Engineers leave nothing to chance. Yet when Kimberly Sayre ’15 (CLAS, ENG) was accepted to UConn and took her tour of the Storrs campus, a chance encounter affirmed her choice of school – and allowed her to pursue her dream.
The daughter of an electrical engineer, Sayre was always interested in computers, fascinated by the inner workings of the machines. In high school, she took the AP computer programming exam and scored well. “It showed me what I wanted to do,” says Sayre. “At a fairly early age, I knew I wanted to go into computers.”
The New Jersey native also studied German in high school and spent a summer in Baden-Württemberg. Sayre thought that when she headed off to college, she might lose her connection to the German language.
“I enjoyed it so much, but computing was my passion, and I wasn’t about to leave that behind,” she says.
While taking her tour of the UConn campus, Sayre discovered she would not have to worry about leaving her other passion behind when she saw a banner emblazoned with the German flag and the word “Eurotech.” She asked her student tour guide what the flag meant.
The guide explained that Eurotech is a five-year international engineering program whose participants earn a dual degree, a BS in engineering and a BA in German studies. Add in a semester or two in Germany – one to study abroad, another for an optional engineering internship – and Eurotech prepares students for the global marketplace, enhancing their foreign language skills as well as their knowledge of German culture and history.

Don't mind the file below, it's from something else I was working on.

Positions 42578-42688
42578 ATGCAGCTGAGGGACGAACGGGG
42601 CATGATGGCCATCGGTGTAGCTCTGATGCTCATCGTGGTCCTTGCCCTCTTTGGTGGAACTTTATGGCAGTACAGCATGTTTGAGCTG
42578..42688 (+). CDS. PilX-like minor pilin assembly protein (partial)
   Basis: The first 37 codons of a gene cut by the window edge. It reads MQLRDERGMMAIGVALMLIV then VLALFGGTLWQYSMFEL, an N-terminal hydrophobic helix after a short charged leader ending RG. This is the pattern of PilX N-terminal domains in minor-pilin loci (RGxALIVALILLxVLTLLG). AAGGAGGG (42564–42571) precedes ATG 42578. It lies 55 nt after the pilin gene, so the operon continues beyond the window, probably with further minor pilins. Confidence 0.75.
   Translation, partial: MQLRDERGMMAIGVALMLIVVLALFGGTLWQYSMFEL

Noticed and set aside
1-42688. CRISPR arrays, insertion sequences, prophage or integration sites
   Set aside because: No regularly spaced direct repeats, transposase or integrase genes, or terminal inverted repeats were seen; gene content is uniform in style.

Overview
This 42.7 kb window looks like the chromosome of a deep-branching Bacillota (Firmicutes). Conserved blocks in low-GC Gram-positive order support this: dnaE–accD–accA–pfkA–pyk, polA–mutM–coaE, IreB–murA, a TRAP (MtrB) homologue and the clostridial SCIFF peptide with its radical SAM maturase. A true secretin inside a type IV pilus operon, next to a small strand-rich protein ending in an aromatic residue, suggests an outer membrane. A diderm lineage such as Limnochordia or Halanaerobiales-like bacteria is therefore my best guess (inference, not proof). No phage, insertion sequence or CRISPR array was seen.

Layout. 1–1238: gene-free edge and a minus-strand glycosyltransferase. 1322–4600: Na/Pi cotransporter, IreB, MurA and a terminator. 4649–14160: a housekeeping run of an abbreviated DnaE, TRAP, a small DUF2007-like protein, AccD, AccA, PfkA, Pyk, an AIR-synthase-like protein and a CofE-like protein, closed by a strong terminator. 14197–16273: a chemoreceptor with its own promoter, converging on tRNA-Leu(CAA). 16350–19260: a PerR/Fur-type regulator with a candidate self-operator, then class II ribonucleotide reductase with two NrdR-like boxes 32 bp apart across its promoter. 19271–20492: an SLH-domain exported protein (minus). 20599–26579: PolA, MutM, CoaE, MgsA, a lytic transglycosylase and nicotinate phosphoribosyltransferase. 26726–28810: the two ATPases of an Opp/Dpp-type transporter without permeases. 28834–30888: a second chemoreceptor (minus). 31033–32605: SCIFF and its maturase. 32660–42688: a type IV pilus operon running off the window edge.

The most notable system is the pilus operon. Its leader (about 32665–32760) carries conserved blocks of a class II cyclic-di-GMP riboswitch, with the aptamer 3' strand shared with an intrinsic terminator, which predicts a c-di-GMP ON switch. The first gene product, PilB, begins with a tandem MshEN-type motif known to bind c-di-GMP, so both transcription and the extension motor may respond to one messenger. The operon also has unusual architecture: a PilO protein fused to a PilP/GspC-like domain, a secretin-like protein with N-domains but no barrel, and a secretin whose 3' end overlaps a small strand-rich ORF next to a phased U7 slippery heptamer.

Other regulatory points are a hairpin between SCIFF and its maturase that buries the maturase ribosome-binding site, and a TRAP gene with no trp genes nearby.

As a Eurotech student, Sayre can choose to study at any of the universities in Germany for her semester of study abroad. This fall, she will attend the University of Freiburg as part of the Baden-Württemberg Exchange Program.
“[The Eurotech program] just spoke out to me that I belonged here at UConn,” says Sayre. “I absolutely love it.”
Sayre also loves being part of the Eurotech Learning Community on campus, a residential community where she has lived with fellow engineering and German students.
“You have a family,” explains Sayre. “You have people who have similar interests, who take similar classes. It’s just a really nice experience.”
Another nice experience happened courtesy of the School of Engineering, which sponsored a 10-day trip to Germany last summer. Sayre and her fellow students toured numerous universities, visited engineering companies, and did some sightseeing.
“I got to see the universities and better understand what I was about to get myself into,” says Sayre.
Sayre is considering her options after her time studying abroad. She may pursue a master’s degree either before or after working in the field. But ultimately she knows what she wants.
“I want to incorporate my German studies into computer engineering,” says Sayre. “So if that means going to Germany and working for a while, or working for a German subsidiary here in America, that’s what I want to do.”